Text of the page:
My house became disproportionately smaller when I brought home two roommates from the animal shelter the beginning of July.
Allie Cat, 3, is the larger of the two. She is very regal, and her name means “descended from nobility,” which is appropriate, because she thinks she is the Queen of Sheba.
Rylee, 2, is a compact bundle of energy. Her name comes from an old Gaelic word meaning “courageous.”
She is utterly fearless, and has an unlimited capacity for mischief.
When I say my house got smaller, what I really mean is that the amount of space available for my use was reduced.
This occurred to me Sunday when I settled in for a nap.
The master bedroom at the bachelor estate is equipped with a queen size bed that measures 60 by 80 inches, giving it a surface area of 4,800 square inches.
Why then, I wondered to myself, am I stuck defending this narrow strip of mattress on the eastern edge of the bed?
Cats can be great company for many things, not the least of which is napping.
Cats are the grand masters of napping, and are willing to drop what they are doing any time of the night or day to join a person in a nap.
Most of the time I enjoy this company. A warm, purring cat can help whisk one away to dreamland in no time.
If there is one small criticism I would make, it is that cats tend to monopolize the space.
Allie, for example, weighs 11 pounds, and although she is on the fluffy side, she takes up far more of that 4,800 square inches than one might think possible.
Wherever I move, there she is.
I have to work hard to defend my strip of turf at the edge of the mattress.
Even though I have explained to Allie on countless occasions that I don’t want her cluttering up my exit route should I need to get out of bed, she insists on trying to squeeze between me and the edge if I am facing that way.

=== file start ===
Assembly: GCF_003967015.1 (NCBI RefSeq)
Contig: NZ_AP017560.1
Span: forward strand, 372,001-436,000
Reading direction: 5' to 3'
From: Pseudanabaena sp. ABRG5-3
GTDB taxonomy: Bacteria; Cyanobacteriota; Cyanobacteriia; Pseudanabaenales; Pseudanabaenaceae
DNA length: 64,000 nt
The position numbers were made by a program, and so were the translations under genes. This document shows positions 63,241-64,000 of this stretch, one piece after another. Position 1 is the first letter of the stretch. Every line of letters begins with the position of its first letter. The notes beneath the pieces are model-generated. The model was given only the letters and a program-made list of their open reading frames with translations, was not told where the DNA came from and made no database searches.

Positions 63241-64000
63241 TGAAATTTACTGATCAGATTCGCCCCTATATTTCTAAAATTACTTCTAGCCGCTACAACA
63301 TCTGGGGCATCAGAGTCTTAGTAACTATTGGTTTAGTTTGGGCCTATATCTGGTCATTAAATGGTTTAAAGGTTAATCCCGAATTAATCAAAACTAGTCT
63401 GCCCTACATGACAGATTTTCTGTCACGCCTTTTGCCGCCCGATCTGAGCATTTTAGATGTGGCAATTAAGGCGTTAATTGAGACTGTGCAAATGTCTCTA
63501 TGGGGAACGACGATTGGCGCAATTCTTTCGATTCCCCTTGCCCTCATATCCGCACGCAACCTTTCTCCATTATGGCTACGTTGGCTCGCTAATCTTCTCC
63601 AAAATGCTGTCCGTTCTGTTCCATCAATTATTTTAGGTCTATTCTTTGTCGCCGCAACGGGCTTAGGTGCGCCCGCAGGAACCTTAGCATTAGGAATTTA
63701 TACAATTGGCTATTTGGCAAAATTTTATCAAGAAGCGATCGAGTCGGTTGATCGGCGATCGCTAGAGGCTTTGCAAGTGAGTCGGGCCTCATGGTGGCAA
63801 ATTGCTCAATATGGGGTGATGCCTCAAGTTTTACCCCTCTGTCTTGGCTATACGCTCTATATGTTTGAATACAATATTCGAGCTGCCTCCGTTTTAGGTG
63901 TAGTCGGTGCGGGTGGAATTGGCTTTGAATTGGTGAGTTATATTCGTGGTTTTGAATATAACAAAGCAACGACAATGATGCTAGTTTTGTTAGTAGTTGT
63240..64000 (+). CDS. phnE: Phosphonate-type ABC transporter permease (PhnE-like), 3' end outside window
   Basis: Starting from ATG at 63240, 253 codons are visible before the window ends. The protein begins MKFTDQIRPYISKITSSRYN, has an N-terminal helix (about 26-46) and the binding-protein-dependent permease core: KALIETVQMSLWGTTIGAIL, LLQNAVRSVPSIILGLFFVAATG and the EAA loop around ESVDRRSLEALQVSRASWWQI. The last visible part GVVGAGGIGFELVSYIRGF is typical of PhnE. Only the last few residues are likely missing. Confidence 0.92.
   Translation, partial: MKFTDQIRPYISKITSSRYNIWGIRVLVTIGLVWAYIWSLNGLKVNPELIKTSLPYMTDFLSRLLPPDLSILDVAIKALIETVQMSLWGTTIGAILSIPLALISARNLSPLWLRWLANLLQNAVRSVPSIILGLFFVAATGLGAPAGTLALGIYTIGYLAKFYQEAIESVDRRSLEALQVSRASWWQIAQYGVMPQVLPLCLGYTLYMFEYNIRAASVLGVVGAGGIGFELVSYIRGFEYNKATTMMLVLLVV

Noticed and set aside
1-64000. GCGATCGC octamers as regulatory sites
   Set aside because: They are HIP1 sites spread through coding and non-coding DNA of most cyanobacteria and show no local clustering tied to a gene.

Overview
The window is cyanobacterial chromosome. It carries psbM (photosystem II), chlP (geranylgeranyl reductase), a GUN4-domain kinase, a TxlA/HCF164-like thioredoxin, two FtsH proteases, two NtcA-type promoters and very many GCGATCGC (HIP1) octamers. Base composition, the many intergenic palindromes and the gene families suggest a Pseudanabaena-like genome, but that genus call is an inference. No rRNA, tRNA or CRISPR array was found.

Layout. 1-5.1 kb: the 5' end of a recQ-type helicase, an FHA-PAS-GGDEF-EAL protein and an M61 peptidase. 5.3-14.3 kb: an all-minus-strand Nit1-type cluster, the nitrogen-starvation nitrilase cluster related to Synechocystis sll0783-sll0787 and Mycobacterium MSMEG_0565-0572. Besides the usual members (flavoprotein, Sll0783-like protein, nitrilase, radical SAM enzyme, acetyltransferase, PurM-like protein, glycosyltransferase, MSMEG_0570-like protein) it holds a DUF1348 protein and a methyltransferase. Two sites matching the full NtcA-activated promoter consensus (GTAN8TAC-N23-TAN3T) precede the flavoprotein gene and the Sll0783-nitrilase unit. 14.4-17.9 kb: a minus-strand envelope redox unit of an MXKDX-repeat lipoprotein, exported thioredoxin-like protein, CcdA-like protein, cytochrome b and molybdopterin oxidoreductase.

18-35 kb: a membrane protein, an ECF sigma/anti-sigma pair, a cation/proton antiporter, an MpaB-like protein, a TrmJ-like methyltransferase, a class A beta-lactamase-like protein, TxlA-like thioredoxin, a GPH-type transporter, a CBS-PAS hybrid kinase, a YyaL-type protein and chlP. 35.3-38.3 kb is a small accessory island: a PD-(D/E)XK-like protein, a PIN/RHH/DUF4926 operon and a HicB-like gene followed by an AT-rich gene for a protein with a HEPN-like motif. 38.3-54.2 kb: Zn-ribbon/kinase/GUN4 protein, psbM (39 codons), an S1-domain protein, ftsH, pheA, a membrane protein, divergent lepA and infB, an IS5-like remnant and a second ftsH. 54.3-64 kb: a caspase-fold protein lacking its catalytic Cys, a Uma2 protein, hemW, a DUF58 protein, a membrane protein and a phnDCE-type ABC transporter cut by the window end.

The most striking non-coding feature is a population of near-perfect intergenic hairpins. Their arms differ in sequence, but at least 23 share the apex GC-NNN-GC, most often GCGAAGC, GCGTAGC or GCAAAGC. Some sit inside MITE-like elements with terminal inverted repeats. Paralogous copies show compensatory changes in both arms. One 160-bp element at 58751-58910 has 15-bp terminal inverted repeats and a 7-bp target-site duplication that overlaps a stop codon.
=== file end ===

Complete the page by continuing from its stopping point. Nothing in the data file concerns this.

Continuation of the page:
I know why she does it. Allie is an opportunist, and she always wants to put herself in the prime position in case I should decide to pet her.
One of her favorite spots to sit is on my chest where she can stare into my eyes and try to hypnotize me into filling her food dish.
She actually prefers to wrap herself around my neck if she can, but I strongly discourage this on the grounds that having someone even an 11-pound cat stand on my carotid artery is both unsafe and uncomfortable.
We compromised on an arrangement under which she settles under my left arm with her head and front paws resting on my chest.
Rylee doesn’t spend a lot of time on the bed. Partly because Allie is a bit of a bully, and partly because Rylee is too busy cooking up mischief at night.
For the first few weeks after moving to the bachelor estate, Rylee, in the rare moments when she was sitting still, usually parked herself in the middle of the sofa.
Lately, however, she has decided to take over my chair in the living room.
Every time I want to sit down, I have to scoop a 6-pound cat out of my way, and every time, she complains indignantly and clings to the chair like a limpet.
I tried explaining to her that when she starts paying rent, she may get to have a say in who sits where, but she pays me about as much attention as a speed limit.
The kitchen at the bachelor estate is rather long and narrow.
Since bringing the girls home, I have had to re-learn the art of working in a confined space with at least one curious creature parked in the middle of the road, or coiling around my ankles like a persistent python.
Cooking at my house resembles some sort of modified buck-and-wing dance, as I try to get things done without treading on a cat.
I have explained to them on more than one occasion that I am a fat man, and therefore have an abundance of blind spots.
I use those illustrations on the back of semis as an example the ones that state “If you can’t see my mirrors, I can’t see you.”
I tell the cats, “If you can’t see my eyes, I can’t see you. If you want to lurk in the shadow of my ample belly, you do so at your own peril.”
As usual, they pay no attention.
I expected there would be some adjustments when I welcomed the girls into my home. I just didn’t realize I would be the one doing all the adjusting.